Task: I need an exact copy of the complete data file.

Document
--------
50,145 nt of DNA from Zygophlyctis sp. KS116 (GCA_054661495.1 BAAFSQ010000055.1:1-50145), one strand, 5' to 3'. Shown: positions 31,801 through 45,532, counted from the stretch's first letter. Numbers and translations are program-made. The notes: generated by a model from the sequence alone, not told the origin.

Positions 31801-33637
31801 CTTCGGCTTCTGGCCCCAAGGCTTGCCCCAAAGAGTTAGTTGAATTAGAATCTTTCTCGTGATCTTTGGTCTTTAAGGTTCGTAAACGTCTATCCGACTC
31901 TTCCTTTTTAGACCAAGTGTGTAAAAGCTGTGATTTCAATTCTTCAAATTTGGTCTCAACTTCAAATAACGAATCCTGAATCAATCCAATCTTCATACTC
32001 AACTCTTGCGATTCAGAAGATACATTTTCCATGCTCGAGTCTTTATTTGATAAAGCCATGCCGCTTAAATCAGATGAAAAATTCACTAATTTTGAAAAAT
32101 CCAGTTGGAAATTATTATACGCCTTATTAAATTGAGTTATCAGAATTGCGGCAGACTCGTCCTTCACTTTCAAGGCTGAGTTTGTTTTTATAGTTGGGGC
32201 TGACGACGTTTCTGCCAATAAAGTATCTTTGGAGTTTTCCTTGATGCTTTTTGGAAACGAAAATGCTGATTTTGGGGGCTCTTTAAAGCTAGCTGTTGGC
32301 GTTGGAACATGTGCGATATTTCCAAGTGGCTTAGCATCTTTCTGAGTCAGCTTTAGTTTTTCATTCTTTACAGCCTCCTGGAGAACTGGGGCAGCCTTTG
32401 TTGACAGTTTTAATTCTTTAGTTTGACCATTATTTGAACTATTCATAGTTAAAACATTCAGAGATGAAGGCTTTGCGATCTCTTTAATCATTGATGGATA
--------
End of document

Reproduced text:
50,145 nt of DNA from Zygophlyctis sp. KS116 (GCA_054661495.1 BAAFSQ010000055.1:1-50145), one strand, 5' to 3'. Shown: positions 31,801 through 45,532, counted from the stretch's first letter. Numbers and translations are program-made. The notes: generated by a model from the sequence alone, not told the origin.

Positions 31801-33637
31801 CTTCGGCTTCTGGCCCCAAGGCTTGCCCCAAAGAGTTAGTTGAATTAGAATCTTTCTCGTGATCTTTGGTCTTTAAGGTTCGTAAACGTCTATCCGACTC
31901 TTCCTTTTTAGACCAAGTGTGTAAAAGCTGTGATTTCAATTCTTCAAATTTGGTCTCAACTTCAAATAACGAATCCTGAATCAATCCAATCTTCATACTC
32001 AACTCTTGCGATTCAGAAGATACATTTTCCATGCTCGAGTCTTTATTTGATAAAGCCATGCCGCTTAAATCAGATGAAAAATTCACTAATTTTGAAAAAT
32101 CCAGTTGGAAATTATTATACGCCTTATTAAATTGAGTTATCAGAATTGCGGCAGACTCGTCCTTCACTTTCAAGGCTGAGTTTGTTTTTATAGTTGGGGC
32201 TGACGACGTTTCTGCCAATAAAGTATCTTTGGAGTTTTCCTTGATGCTTTTTGGAAACGAAAATGCTGATTTTGGGGGCTCTTTAAAGCTAGCTGTTGGC
32301 GTTGGAACATGTGCGATATTTCCAAGTGGCTTAGCATCTTTCTGAGTCAGCTTTAGTTTTTCATTCTTTACAGCCTCCTGGAGAACTGGGGCAGCCTTTG
32401 TTGACAGTTTTAATTCTTTAGTTTGACCATTATTTGAACTATTCATAGTTAAAACATTCAGAGATGAAGGCTTTGCGATCTCTTTAATCATTGATGGATA